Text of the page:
For the long-duration treasuries, instead of using 40% LT government bonds that pay interest (such as VGLT), I'm substituting 25-yr zero-coupon Treasuries to create a maximize faux leverage which allows me to drop the total allocation to use elsewhere. And using calculators at portfoliovisualizer, I was able to estimate that the 30% position on equities that I'm using approximately match the volatility of a 20% position in the zeros (amazing isn't it, that it takes a 1.5:1 of stocks to match the volatility of those STRIPS).

I'm going with a 20% position in TIPS because the white-paper clearly addresses the importance of inflation-linked bonds, and how they would be favored in 2 of 4 investing climates. While I briefly considered short-term TIPS due to less correlation with EDV, and the stocks, I'm ultimately rejecting it, because independently and over a long-term, the regular TIPS would have a higher return, and the collective duration exposure of EDV and VAIPX would still be lower than the "Robbins/Dalio" portfolio. That being said, if you wanted a bit more stability, and could live with slightly less return, short-term TIPS would be a decent substitute IMO.

For additional inflation fighting (and really an important "enemy"), I'm including 10% commodities. For similar reasons, I'm adding in 10% Gold (and also for Dalio's strong statements on Gold). Note also that this is close to the Robbins/Dalio allocation.

I'm rounding the portfolio out with 10% in local currency EM debt because it's listed in the white-paper, because it gives additional currency diversification (only 15% without it in this portfolio), and because EM debt should have high independent return.

I believe the portfolio comes out to a weighted cost of 0.23%. That's cheap enough to not be an issue. Rebalance annually.

So anyway, that's it. If you like this sort of thing, I think my version is considerably better than the half-baked Robbins one. If you have suggestions for how to tweak it further, please let me know, but please limit them to ones that would be consistent with the strategy as described in the white paper.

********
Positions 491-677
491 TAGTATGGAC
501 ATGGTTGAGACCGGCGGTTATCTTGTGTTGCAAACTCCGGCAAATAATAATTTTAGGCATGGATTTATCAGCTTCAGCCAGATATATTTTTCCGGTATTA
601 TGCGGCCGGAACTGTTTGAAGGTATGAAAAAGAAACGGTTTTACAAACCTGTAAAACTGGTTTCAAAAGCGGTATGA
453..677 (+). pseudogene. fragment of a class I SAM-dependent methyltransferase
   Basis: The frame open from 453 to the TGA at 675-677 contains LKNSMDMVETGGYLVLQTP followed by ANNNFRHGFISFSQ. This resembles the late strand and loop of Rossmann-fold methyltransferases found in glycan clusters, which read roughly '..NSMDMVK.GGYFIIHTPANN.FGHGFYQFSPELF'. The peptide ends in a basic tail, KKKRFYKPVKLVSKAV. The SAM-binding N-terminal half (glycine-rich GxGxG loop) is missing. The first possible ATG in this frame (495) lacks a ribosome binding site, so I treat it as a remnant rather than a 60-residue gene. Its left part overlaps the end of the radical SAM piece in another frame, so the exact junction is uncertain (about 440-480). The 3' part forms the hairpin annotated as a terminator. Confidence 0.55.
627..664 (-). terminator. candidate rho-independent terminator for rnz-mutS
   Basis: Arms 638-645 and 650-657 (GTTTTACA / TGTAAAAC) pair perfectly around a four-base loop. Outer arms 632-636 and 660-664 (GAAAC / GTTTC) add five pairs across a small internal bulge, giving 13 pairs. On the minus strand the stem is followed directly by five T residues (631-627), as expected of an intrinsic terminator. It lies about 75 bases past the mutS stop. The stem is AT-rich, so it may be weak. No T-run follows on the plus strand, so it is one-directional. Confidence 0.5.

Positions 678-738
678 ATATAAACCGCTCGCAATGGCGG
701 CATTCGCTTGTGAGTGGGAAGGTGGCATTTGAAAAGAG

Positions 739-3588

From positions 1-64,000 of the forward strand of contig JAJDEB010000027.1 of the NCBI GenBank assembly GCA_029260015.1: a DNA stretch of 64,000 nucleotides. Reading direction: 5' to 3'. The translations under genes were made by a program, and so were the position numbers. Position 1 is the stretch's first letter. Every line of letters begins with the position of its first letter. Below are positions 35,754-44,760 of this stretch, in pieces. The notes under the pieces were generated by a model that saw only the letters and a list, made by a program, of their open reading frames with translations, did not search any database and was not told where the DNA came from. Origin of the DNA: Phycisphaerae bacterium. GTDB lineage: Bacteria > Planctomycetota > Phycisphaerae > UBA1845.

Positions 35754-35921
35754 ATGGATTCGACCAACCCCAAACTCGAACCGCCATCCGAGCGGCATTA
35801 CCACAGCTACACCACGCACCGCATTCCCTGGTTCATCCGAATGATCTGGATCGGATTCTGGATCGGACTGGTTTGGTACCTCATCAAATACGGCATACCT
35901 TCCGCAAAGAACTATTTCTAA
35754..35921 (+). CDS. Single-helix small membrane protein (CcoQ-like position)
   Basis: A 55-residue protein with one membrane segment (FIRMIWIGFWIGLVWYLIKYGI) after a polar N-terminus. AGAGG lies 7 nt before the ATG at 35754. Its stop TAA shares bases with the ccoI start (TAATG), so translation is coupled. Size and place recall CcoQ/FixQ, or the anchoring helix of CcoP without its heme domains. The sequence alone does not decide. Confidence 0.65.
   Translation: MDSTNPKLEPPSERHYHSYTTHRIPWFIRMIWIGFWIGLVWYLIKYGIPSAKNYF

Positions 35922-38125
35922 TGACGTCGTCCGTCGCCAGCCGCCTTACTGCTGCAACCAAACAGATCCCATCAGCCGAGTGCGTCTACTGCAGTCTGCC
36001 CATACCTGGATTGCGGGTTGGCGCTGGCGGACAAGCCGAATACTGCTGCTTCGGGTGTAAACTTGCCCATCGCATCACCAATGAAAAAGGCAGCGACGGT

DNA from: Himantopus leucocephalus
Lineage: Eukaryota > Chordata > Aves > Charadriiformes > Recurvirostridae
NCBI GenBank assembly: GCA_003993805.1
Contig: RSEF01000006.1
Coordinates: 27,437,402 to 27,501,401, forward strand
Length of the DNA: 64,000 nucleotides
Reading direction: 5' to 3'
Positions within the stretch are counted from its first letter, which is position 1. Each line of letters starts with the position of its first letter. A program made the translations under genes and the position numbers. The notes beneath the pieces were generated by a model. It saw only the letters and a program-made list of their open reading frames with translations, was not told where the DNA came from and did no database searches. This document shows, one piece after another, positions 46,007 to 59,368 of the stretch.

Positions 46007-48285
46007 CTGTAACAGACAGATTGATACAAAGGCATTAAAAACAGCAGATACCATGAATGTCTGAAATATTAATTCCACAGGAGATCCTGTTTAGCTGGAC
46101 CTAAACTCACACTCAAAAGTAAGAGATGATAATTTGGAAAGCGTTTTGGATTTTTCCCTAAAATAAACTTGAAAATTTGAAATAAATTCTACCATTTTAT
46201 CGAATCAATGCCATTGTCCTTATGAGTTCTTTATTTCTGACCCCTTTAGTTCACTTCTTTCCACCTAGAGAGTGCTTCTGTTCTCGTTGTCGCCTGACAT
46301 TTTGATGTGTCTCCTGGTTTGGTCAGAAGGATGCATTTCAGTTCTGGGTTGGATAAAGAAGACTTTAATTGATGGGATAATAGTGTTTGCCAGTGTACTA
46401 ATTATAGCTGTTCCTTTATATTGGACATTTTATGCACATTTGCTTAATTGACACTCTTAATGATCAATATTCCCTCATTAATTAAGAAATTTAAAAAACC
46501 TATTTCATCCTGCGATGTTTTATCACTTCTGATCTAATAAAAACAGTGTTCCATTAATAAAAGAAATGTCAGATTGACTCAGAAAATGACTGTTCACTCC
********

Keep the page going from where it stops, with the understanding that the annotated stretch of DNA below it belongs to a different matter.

Again, remember, the point of the strategy is to hold a portfolio that has neutral bias towards what the future holds. So, it avoids the bias that most people have in their portfolio, which is towards economic expansion/growth/prosperity (due to high stock allocations).

........................
Edit (9/20/2017)

I wanted to make sure my most up-to-date portfolio is listed up front. See the thread to see how that evolved with others help (Also, I actually own this portfolio for my non TSP holdings which is about 40%):

Revised portfolio:
25% Vanguard Mid-Cap Value ETF (VOE) 0.07%
10% Market Vectors Emerging Mkts Local ETF (EMLC) 0.44%
20% Vanguard Extended Duration Treasury ETF (EDV) 0.07%
30% PIMCO 15+ Year US TIPS ETF (LTPZ) 0.20%
7.5% ETFS Bloomberg All Commodity Strategy (BCI) 0.29%
7.5% iShares Gold Trust (IAU) 0.25%

................
Edit (9/5/2018)

I took a closer look at estimating long-term standard deviation for each asset class (using Portfoliovisualizer), and the weight/loading to each of the 4 economic scenarios discussed in the Bridgewater "The All Weather Story", and realized that the overall weightings still weren't as optimized as they could be. I was able to drop the spread between the highest risk quadrant and the lowest risk quadrant by 67% by making one change: Dropping VOE by 5% to 20%, and raising LTPZ by that same 5% to 35%. This will, of course, lower overall portfolio expected return but, again, the aim here was to create an improved, non-leveraged risk parity portfolio. It's expected return "is what it is". Anyway, by my revised calculation, the spread in risk between the riskiest quadrant, and the least risky quadrant is now only 7%, or 7% more risky.

Revised portfolio:
20% Vanguard Mid-Cap Vaue ETF (VOE) 0.07%
10% Market Vectors Emerging Mkts Local ETF (EMLC) 0.30% (note the ER dropped since last year)
20% Vanguard Extended Duration Treasury ETF (EDV) 0.07%
35% PIMCO 15+ Year US TIPS ETF (LTPZ) 0.20%
7.5% ETFS Bloomberg All Commodity Strategy (BCI) 0.29%
7.5% iShares Gold Trust (IAU) 0.25%

...............
Edit (6/6/2019)

> Two relatively minor changes; SGOL for IAU (it's cheaper, in short), and VFVA for VOE. Use caution with this second change because VFVA still has very small AUM which increases spreads and makes it more vulnerable to not being sustained, but I don't see Vanguard throwing in the towel on factoring any time soon. As for why the change, VFVA still averages as "mid-cap value", but it loads the value factor quite a bit more than VOE, but includes stocks ranging all the way from micro-cap to large cap, and holds quite a bit more stocks too. As best I can tell (by substituting similar etfs to VFVA on asset correlation screening), i anticipate VFVA will have lower correlation to the other holdings in the portfolio in comparison to VOE.
> At this point, i consider these changes to be just tweaks. If you decided to use one of the two previous portfolios, they're close enough.

Revised portfolio:
20% Vanguard U.S. Value Factor ETF (VFVA) 0.13%
10% Market Vectors Emerging Mkts Local ETF (EMLC) 0.30%
20% Vanguard Extended Duration Treasury ETF (EDV) 0.07%
35% PIMCO 15+ Year US TIPS ETF (LTPZ) 0.20%
7.5% Aberdeen Standard Bloomberg All Commodity Strategy K-1 Free ETF (BCI) 0.25%
7.5% Aberdeen Standard Physical Swiss Gold Shares ETF (SGOL) 0.17%
Composite ER = 0.17%
I really enjoyed reading this thread in its entirety.